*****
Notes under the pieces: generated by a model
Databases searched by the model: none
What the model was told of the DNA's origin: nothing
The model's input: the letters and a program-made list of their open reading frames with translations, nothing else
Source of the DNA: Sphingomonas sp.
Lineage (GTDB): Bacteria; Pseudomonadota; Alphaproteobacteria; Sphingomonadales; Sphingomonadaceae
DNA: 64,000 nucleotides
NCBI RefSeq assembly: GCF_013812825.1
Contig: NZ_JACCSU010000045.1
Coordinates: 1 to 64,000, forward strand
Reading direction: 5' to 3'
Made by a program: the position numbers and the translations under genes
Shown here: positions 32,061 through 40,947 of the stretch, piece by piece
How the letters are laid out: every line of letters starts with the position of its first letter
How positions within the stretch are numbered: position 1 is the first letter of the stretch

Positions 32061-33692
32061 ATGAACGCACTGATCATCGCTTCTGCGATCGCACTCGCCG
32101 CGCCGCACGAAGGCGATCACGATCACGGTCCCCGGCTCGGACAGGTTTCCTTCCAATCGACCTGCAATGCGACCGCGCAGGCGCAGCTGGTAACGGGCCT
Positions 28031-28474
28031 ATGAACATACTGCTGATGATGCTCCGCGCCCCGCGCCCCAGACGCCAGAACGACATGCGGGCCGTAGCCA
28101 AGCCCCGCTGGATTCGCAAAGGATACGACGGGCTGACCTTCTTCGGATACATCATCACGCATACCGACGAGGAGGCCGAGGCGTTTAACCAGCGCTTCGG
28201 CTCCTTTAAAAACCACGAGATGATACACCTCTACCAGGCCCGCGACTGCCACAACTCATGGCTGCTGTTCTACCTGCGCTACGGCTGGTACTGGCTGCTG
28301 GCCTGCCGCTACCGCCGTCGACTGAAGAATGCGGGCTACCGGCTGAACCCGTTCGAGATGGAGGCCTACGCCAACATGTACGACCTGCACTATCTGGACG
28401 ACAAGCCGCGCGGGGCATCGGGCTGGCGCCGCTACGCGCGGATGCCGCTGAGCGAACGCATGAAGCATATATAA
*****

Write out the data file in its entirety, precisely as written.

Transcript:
Notes under the pieces: generated by a model
Databases searched by the model: none
What the model was told of the DNA's origin: nothing
The model's input: the letters and a program-made list of their open reading frames with translations, nothing else
Source of the DNA: Sphingomonas sp.
Lineage (GTDB): Bacteria; Pseudomonadota; Alphaproteobacteria; Sphingomonadales; Sphingomonadaceae
DNA: 64,000 nucleotides
NCBI RefSeq assembly: GCF_013812825.1
Contig: NZ_JACCSU010000045.1
Coordinates: 1 to 64,000, forward strand
Reading direction: 5' to 3'
Made by a program: the position numbers and the translations under genes
Shown here: positions 32,061 through 40,947 of the stretch, piece by piece
How the letters are laid out: every line of letters starts with the position of its first letter
How positions within the stretch are numbered: position 1 is the first letter of the stretch

Positions 32061-33692
32061 ATGAACGCACTGATCATCGCTTCTGCGATCGCACTCGCCG
32101 CGCCGCACGAAGGCGATCACGATCACGGTCCCCGGCTCGGACAGGTTTCCTTCCAATCGACCTGCAATGCGACCGCGCAGGCGCAGCTGGTAACGGGCCT
Positions 28031-28474
28031 ATGAACATACTGCTGATGATGCTCCGCGCCCCGCGCCCCAGACGCCAGAACGACATGCGGGCCGTAGCCA
28101 AGCCCCGCTGGATTCGCAAAGGATACGACGGGCTGACCTTCTTCGGATACATCATCACGCATACCGACGAGGAGGCCGAGGCGTTTAACCAGCGCTTCGG
28201 CTCCTTTAAAAACCACGAGATGATACACCTCTACCAGGCCCGCGACTGCCACAACTCATGGCTGCTGTTCTACCTGCGCTACGGCTGGTACTGGCTGCTG
28301 GCCTGCCGCTACCGCCGTCGACTGAAGAATGCGGGCTACCGGCTGAACCCGTTCGAGATGGAGGCCTACGCCAACATGTACGACCTGCACTATCTGGACG
28401 ACAAGCCGCGCGGGGCATCGGGCTGGCGCCGCTACGCGCGGATGCCGCTGAGCGAACGCATGAAGCATATATAA